Cards land Gyorko, deal Jay to Padres
Trade gives St. Louis added depth across infield
NASHVILLE, Tenn. -- The Cardinals addressed their need for a utility infielder by acquiring Jedd Gyorko from the Padres on Tuesday for outfielder Jon Jay.
As part of the deal, the Cardinals are also receiving about $7.5 million from the Padres, according to a source, to help offset the $32 million Gyorko is owed over the next four seasons. He signed a six-year extension with the Padres in April 2014, just a year after his Major League debut.
That contract also includes a $13 million club option for 2020 that comes with an attached $1 million buyout.
With Jay's $6.225 million salary coming off the books in the deal, the Cardinals were content with the financial commitment to a player who will enter the season serving as the primary backup at multiple positions.
"The exciting thing for us is that [Gyorko] gives us that flexibility," general manager John Mozeliak said. "We've approached the offseason with chasing some bigger things, of course, but also knowing that if we could make some small, incremental differences to the club, in the end that would pay off."
While the move filled a need the Cardinals identified early on in the Hot Stove season, Gyorko acknowledged being surprised to learn that he was that solution.
"I didn't see it coming," said Gyorko, a second-round pick by the Padres in the 2010 Draft. "In San Diego the last three years, I haven't played a meaningful game in September. … The opportunity [with the Cardinals], as far as that goes, winning 100 games, going to the playoffs, I think that's a pretty good opportunity."
Gyorko has a career slash line of .236/.293/.395 in his three Major League seasons, and he hit 16 homers, drove in 57 runs and posted a .694 OPS over 421 at-bats in 2015. He made 76 of his 104 starts at second base, but was demoted to Triple-A for three weeks in June after hitting .210/.282/.311 over his first 46 games of the season.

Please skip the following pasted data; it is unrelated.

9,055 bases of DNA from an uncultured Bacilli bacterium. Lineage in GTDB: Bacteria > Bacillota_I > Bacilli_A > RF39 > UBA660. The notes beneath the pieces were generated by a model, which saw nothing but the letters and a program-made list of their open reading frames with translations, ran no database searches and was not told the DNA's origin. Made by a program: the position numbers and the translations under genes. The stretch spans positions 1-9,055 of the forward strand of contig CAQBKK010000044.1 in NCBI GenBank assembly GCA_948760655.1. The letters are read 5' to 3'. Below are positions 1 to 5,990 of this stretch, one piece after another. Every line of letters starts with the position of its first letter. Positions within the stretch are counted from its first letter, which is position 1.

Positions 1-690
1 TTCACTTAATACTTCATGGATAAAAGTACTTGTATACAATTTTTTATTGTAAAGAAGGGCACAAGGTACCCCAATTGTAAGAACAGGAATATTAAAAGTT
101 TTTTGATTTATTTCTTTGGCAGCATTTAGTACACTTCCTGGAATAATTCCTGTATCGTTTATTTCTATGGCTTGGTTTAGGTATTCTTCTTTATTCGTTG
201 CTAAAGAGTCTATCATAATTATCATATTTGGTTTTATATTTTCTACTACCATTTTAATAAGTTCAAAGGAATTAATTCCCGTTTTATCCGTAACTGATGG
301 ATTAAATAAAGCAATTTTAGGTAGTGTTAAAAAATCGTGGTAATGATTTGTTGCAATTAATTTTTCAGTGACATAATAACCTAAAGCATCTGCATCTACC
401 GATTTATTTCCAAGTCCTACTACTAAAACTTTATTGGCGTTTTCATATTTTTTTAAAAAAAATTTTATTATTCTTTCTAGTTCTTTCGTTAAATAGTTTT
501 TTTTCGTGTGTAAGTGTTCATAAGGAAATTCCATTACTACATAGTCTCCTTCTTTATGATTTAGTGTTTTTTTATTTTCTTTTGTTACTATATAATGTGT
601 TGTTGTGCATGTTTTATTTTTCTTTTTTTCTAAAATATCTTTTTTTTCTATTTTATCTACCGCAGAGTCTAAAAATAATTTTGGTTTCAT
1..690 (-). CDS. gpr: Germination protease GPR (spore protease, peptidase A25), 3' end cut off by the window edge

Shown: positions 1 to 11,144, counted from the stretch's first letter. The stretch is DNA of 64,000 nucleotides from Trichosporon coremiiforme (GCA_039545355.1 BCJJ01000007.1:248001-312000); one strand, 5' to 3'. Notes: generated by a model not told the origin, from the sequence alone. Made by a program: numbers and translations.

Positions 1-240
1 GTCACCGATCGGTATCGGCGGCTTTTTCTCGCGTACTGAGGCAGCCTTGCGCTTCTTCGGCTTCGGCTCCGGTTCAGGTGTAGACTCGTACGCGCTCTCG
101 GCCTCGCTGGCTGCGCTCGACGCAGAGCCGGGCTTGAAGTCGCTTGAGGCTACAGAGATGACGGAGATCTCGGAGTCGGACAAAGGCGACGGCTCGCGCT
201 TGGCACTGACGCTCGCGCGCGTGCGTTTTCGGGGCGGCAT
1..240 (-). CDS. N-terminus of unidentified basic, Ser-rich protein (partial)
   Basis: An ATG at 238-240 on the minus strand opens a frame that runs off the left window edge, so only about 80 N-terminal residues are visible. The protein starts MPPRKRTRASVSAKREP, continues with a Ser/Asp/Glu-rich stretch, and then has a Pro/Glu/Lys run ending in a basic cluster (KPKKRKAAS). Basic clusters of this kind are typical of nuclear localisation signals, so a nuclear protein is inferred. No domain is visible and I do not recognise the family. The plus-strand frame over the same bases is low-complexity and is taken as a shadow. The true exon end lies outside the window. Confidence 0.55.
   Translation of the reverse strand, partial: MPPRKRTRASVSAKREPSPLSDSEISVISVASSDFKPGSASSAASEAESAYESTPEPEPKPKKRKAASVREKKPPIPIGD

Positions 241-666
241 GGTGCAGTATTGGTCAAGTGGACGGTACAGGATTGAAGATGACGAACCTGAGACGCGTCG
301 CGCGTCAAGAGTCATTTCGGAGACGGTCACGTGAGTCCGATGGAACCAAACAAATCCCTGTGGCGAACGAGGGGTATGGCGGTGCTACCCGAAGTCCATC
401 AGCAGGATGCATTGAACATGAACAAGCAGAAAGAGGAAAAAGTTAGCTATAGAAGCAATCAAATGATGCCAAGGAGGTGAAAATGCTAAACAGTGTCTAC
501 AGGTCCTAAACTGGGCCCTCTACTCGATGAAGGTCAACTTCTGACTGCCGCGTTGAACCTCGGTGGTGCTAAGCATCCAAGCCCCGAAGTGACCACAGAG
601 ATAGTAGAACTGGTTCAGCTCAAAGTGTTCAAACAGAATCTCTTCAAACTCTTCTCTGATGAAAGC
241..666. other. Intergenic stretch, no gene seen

His production improved upon returning, as Gyorko hit .262/.303/.430 with 14 home runs in the 82 games he played after being recalled.
"Sometimes playing at Petco [Park], you try to do a little bit too much," Gyorko said. "It's a big field and can be a tough place to hit, a place that kind of gets in your head. Sometimes you try to get overly aggressive. When I stepped back and kind of let the game come to me and put good swings [on pitches], I think the results showed that it worked out pretty well.
"Obviously, no one ever wants to get sent down. But at the time, I wasn't getting consistent at-bats, and I think that's what I needed at the time. I needed to get down and see live pitching and get my swing back to where it needed to be."
Not only is Gyorko now free from pitcher-friendly Petco, but he lands at Busch Stadium, where he has hit .262/.311/.429 with two homers in 11 career games.
With no obvious fit for Jay in the team's 2016 plans, the Cardinals opened the offseason exploring potential trade partners for the center fielder. Several interested suitors emerged, among them the Padres, who, in offering the Cardinals an answer to their utility infield search, became the perfect match.
The Cardinals did not acquire Gyorko to supplant Kolten Wong at second base, but rather complement him there, as that is Gyorko's most comfortable position. Gyorko's production against left-handed pitching (a career .776 OPS) will offer a balance with the left-handed-hitting Wong, whose splits trend the other direction
How playing time is split among the two will be determined by production, though Wong still sits atop the depth chart for now.
"We believe he's got really exciting upside," Mozeliak said of Wong, two years younger than the 27-year-old Gyorko. "I think we saw it last year, and I think having a little bit of more experience under his belt is going to help him continue to grow. But this is what competition is about. And knowing that you have this player in your camp and on your club, he can push."
Gyorko also started 28 games at shortstop in 2015 and played some third base in the Minor Leagues. The Cardinals were hopeful of landing an infielder who could provide backup at all three positions along with in-house infielder Greg Garcia.
Jay, 30, hit .287/.354/.384 with 29 homers, 227 RBIs and 325 runs scored over six seasons and 757 games with the Cardinals, who selected him in the second round in the 2006 Draft.